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Estimation of coronary wave intensity analysis using noninvasive techniques and its application to exercise physiology

Broyd, CJ; Nijjer, S; Sen, S; Petraco, R; Jones, S; Al-Lamee, R; Foin, N; ... Davies, JE; + view all (2016) Estimation of coronary wave intensity analysis using noninvasive techniques and its application to exercise physiology. American Journal of Physiology: Heart and Circulatory Physiology , 310 (5) H619-H627. 10.1152/ajpheart.00575.2015. Green open access

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Abstract

Wave intensity analysis (WIA) has found particular applicability in the coronary circulation where it can quantify traveling waves that accelerate and decelerate blood flow. The most important wave for the regulation of flow is the backward-traveling decompression wave (BDW). Coronary WIA has hitherto always been calculated from invasive measures of pressure and flow. However, recently it has become feasible to obtain estimates of these waveforms noninvasively. In this study we set out to assess the agreement between invasive and noninvasive coronary WIA at rest and measure the effect of exercise. Twenty-two patients (mean age 60) with unobstructed coronaries underwent invasive WIA in the left anterior descending artery (LAD). Immediately afterwards, noninvasive LAD flow and pressure were recorded and WIA calculated from pulsed-wave Doppler coronary flow velocity and central blood pressure waveforms measured using a cuff-based technique. Nine of these patients underwent noninvasive coronary WIA assessment during exercise. A pattern of six waves were observed in both modalities. The BDW was similar between invasive and noninvasive measures [peak: 14.9 ± 7.8 vs. -13.8 ± 7.1 × 10(4) W·m(-2)·s(-2), concordance correlation coefficient (CCC): 0.73, P < 0.01; cumulative: -64.4 ± 32.8 vs. -59.4 ± 34.2 × 10(2) W·m(-2)·s(-1), CCC: 0.66, P < 0.01], but smaller waves were underestimated noninvasively. Increased left ventricular mass correlated with a decreased noninvasive BDW fraction (r = -0.48, P = 0.02). Exercise increased the BDW: at maximum exercise peak BDW was -47.0 ± 29.5 × 10(4) W·m(-2)·s(-2) (P < 0.01 vs. rest) and cumulative BDW -19.2 ± 12.6 × 10(3) W·m(-2)·s(-1) (P < 0.01 vs. rest). The BDW can be measured noninvasively with acceptable reliably potentially simplifying assessments and increasing the applicability of coronary WIA.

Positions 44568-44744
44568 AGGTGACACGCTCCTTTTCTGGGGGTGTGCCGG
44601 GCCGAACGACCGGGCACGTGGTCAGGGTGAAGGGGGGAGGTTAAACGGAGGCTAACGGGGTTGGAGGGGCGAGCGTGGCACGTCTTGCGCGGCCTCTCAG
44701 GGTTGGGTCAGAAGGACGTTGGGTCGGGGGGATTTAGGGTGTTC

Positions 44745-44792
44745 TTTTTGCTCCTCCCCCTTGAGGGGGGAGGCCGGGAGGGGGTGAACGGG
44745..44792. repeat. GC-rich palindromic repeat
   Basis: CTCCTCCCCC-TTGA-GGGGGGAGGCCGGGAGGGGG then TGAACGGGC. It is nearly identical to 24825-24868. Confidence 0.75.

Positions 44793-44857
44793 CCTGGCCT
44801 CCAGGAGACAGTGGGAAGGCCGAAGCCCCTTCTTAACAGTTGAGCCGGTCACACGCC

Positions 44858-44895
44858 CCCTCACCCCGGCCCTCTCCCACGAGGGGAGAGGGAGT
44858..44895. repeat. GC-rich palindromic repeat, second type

Type: Article
Title: Estimation of coronary wave intensity analysis using noninvasive techniques and its application to exercise physiology
Location: United States
Open access status: An open access version is available from UCL Discovery
DOI: 10.1152/ajpheart.00575.2015
Publisher version: http://dx.doi.org/10.1152/ajpheart.00575.2015
Language: English
Additional information: Copyright © 2016 the American Physiological Society. All rights reserved.
Keywords: Artery, blood flow, hypertrophy, microcirculation, physiology, Aged, Arterial Pressure, Blood Flow Velocity, Blood Pressure Determination, Brachial Artery, Cardiac Catheterization, Coronary Circulation, Coronary Vessels, Echocardiography, Doppler, Color, Echocardiography, Doppler, Pulsed, Exercise, Exercise Test, Female, Humans, Male, Middle Aged, Predictive Value of Tests, Reproducibility of Results, Sphygmomanometers, Time Factors
UCL classification: UCL
UCL > Provost and Vice Provost Offices
UCL > Provost and Vice Provost Offices > School of Life and Medical Sciences
UCL > Provost and Vice Provost Offices > School of Life and Medical Sciences > Faculty of Population Health Sciences
UCL > Provost and Vice Provost Offices > School of Life and Medical Sciences > Faculty of Population Health Sciences > Institute of Cardiovascular Science
UCL > Provost and Vice Provost Offices > School of Life and Medical Sciences > Faculty of Population Health Sciences > Institute of Cardiovascular Science > Population Science and Experimental Medicine
URI: https://discovery.ucl.ac.uk/id/eprint/1493365
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